Philippe Grisar

Philippe Grisar


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Music Matters

ProjectenPosted by Philippe 20 Aug, 2014 14:10:08

It is one thing to review. It is another to be reviewed.

In march 2014 The Goeyvaerts Trio released on Challenge records a cd with music from Arvo Pärt (Stabat Mater) and Ivan Moody (Simeron).

CD | Challenge Classics | 0608917261622 | CC 72616 | 03-14

The production is wonderful and the record gets nothing but outstanding reviews.

My contribution with the Goeyvaerts Trio, however modest writing liner notes is, makes me pride to have been part of this production. It was the cellist Pieter Stas' idea to supplement it with a horough, interesting and non-musicologist text on the music (especially Pärts tintinnabuli) and the ideas they convey. We have been talking for hours about music, words, religion and philosophy. So inspired by him (and a bit the other way round as well) and my own background and research I set to work. The text is not intended as a work of philosophy or a paper, but tries to take one along with the ideas of our conversations. At the same time I tried to open up the religious texts for anyone, believer or sceptic. The mystic and esoteric where this kind of music may be associated with, has been left behind.

The text may be found in English, German and French in the booklet of the cd. The Dutch version can be found and read on the trio’s website.

This august a new review was published in the Dutch Magazine LUISTER. Other reviews can be found via my website:

Here is an English translation of the review:

Translation of ‘Luister’ review (Magazine Luister july/August 2014)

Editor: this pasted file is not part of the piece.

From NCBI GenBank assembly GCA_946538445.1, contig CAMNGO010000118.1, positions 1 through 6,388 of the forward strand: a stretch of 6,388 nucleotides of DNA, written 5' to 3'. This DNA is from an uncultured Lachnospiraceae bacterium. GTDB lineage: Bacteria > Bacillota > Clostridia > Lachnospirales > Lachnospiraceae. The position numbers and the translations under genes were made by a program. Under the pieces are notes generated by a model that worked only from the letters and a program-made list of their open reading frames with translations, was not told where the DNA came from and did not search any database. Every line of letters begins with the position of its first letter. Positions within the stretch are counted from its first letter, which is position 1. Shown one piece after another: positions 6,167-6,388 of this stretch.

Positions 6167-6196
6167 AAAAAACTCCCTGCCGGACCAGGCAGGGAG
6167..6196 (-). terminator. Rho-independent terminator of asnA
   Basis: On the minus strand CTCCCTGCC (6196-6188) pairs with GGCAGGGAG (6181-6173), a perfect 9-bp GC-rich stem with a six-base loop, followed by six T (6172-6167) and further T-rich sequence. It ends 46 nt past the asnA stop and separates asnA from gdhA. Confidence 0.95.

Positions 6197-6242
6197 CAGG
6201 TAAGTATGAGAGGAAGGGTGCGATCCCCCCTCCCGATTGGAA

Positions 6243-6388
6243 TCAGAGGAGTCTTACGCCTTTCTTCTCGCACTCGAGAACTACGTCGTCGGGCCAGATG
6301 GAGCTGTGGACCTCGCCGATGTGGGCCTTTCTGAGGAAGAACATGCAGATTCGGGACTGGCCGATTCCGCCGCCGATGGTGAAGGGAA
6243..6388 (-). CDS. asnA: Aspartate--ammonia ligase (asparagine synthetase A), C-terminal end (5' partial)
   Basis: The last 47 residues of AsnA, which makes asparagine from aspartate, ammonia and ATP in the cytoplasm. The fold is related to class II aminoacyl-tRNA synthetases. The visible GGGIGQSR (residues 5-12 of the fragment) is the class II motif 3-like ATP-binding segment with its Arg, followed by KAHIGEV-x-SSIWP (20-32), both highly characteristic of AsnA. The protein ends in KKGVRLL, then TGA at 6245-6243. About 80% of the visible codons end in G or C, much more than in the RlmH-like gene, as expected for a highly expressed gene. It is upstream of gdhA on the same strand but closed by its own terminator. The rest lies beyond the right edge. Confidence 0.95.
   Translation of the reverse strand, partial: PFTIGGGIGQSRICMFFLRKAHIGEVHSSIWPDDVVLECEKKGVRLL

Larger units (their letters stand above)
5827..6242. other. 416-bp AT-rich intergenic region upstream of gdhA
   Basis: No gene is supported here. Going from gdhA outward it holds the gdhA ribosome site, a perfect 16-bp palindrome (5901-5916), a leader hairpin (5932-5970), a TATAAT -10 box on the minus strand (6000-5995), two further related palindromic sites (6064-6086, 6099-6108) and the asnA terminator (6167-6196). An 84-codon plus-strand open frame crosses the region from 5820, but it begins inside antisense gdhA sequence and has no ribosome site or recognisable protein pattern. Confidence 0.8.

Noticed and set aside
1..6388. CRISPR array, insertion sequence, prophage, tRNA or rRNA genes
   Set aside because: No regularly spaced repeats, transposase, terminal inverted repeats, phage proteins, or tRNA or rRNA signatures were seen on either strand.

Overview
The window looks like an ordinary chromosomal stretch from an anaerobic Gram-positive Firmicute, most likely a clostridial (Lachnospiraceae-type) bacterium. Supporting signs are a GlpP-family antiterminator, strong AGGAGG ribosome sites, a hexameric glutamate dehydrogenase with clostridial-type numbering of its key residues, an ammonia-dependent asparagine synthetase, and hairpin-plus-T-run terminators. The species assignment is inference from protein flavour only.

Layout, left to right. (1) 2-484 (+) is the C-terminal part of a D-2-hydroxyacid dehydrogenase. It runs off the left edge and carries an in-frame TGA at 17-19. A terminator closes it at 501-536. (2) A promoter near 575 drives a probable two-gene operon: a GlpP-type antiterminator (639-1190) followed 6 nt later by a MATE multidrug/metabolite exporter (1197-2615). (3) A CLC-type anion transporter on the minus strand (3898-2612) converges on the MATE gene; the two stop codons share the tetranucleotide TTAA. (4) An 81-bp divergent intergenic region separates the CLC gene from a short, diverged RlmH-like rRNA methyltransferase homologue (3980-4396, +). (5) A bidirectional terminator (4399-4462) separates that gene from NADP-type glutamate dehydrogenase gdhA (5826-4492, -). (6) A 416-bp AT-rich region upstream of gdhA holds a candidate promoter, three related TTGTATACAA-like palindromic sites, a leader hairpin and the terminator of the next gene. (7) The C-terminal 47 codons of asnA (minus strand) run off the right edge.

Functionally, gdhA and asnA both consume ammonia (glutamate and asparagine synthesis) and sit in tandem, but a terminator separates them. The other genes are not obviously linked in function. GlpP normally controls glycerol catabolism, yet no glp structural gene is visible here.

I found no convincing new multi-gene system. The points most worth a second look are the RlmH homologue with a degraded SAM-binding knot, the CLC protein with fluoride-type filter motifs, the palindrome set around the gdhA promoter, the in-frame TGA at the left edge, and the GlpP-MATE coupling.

a Luister '10' (triple A)

Performance: *****/ Registration*****

Spiritual, ethereal– these are the words that don’t do justice anymore to these abyssal flageolet tones and sublime purity. When on has heard Arvo Pärt before, one knows to expect an extensive stillness and spiritualization. Even so, the extreme precision and purity of this recording (‘virtuosity’ is too braying a word) are a revelation. These are at the same time the means wherewith the strings and vocalist give voice to the Stabat Mater, wherein the thirteenth century poet-monk turns to the Mother of God; she is pre-eminently the one who is acquainted with loss and grief. Yet these gossamer crystal-clear tones rise beyond words and create space for every individual emotion. To play the Stabat Mater, the Goeyvaerts Trio use the older and uncompromising pure intonation although the equal tempered intonation (we all know as those of the piano) is more common for practical reasons.

Ivan Moody wrote ‘Simeron’ (Greek for Today) in 2012 specially for three vocalists and string trio – the Goeyvaerts Trio to be precise. Moody’s profound association with Eastern-Orthodox church music is evident. Transparent ‘ton-sur-ton’ chords provide a mystic atmosphere; crystal clear intoned intervals (secundes and nones) are carefully layered one upon the other, as the layers of paint by an icon painter. And even as words fall short with this meditations of sound on resurrection and salvation, Philippe Grisar philosophic contemplation in the beautifully bound booklet, are indeed a meaningful supplement.

By Margaretha Coonstra

Translation Ph. G.